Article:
3D laser scanning can also be used for heritage surveys and conservation surveys, as well as volumetric surveys, where land/material mass can be calculated to create a desired outcome – for example, providing accurate areas of volumes for cut/fill balancing, or creating a mound or depression in the land to suit your design needs.

What is 3D laser scanning?

Whether you want to capture the 3D geometry of civil infrastructure, create a 3D as-built representation of a large and complex building, reconstruct a crime scene or generate 3D data for integration into Building Information Modelling (BIM) software, a scanned survey is the right choice to deliver millions of detailed and accurate geo-referenced points.

3D laser scanning really comes into its own when complex or large environments need to be accurately surveyed and documented. Prior to the introduction of industry-leading products to process point cloud, traditionally, capturing large environments relied on tools that produced single point measurements. These included tape measures, piano wire, plumb bobs, laser range finders and total stations. You had to be very sure of what areas of the site you were picking up as using a total station meant that only certain points within the site would be picked up. If another area of site needed to be picked up, it meant going back to site to collect the data.

Total stations, and indeed tape measures, are still important tools within the surveying profession for capturing data in areas with a large amount of scrub or on large tracts of land. However, for complex sites with a lot of detail to be collected they can be time-consuming to use and potentially not provide the level of accuracy required. In contrast, laser scanners can capture millions of discrete data points. They measure an object or space using laser infrared technology that produces detailed 3D images rapidly. The images comprise millions of 3D data points, known as a point cloud and through computer processing, can be transformed into 3D models to aid communication, discussion and collaboration.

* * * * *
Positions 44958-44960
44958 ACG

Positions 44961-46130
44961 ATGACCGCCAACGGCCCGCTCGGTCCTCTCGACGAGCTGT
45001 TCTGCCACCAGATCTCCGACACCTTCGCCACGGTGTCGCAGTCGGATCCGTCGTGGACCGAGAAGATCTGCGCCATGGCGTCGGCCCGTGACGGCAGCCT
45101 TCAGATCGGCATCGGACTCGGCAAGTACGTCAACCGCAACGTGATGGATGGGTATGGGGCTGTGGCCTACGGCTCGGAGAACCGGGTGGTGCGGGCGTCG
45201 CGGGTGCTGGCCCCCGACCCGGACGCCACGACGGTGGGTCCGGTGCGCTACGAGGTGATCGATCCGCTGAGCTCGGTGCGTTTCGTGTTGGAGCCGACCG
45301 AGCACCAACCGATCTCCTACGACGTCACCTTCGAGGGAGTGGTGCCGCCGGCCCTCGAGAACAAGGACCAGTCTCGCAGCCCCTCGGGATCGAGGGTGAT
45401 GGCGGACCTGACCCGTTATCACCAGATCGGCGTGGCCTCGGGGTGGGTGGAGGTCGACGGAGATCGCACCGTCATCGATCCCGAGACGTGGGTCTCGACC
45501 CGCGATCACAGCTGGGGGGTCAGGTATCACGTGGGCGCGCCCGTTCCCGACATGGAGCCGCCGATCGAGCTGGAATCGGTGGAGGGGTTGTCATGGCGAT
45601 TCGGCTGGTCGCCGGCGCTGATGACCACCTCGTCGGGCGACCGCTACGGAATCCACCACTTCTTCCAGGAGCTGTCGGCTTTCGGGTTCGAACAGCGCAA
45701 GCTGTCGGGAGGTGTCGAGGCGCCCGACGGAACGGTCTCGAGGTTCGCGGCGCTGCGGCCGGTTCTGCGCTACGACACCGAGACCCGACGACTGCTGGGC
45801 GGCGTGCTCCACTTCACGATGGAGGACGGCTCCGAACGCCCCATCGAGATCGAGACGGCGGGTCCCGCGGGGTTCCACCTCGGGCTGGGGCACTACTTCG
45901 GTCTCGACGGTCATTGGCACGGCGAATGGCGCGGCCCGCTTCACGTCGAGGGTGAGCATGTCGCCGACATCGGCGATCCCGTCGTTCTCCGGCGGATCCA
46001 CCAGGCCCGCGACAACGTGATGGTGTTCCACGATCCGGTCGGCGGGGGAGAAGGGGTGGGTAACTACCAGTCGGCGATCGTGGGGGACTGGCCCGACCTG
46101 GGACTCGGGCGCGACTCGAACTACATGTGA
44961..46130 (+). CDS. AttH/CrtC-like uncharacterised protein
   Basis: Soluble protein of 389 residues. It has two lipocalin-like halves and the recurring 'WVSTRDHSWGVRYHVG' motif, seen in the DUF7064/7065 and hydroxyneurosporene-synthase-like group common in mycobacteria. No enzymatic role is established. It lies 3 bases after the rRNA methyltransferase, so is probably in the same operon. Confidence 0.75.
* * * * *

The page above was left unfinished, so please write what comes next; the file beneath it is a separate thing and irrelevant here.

How does 3D laser scanners work?

3D laser scanners measure distance and capture measurements on the horizontal and vertical planes, to provide the full spectrum of measurement data. The scanning works by emitting a beam of infrared laser light onto a rotating mirror that effectively paints the surrounding environment with light. The scanner head rotates, sweeping the laser across the object or area. Objects in the path of the laser reflect the beam back to the scanner, providing the geometry that is interpreted into 3D data.

Powers, laser scanning in brief

At Powers, we provide 3D laser scanning services and point cloud data sets. Our laser scanners enable data capture at one million points a second and comprehensive raw point cloud data. Comprehensive raw point cloud data equates to no site returns as all data can be collected quickly and easily first time round and our data is available for use at the touch of a button. With an experienced team in place, we can easily convert the point cloud into a 3D model, which helps provide project teams with a greater understanding of their project and encourages extensive digital collaboration.

Our laser scanners can cover vast swathes of land or buildings quickly, which reduces the time required on site – with its associated health and safety implications – as well as the total project duration and the cost to our clients. With the capability to capture difficult to reach areas remotely, health and safety risks are reduced here too. 3D laser scanning can assist with on-site logistics and allow designers to gain valuable data, such as adjacent building heights or obtain vital dimensions for planning purposes, before a project starts.

For further information on 3D laser scanning, visit Powers UK.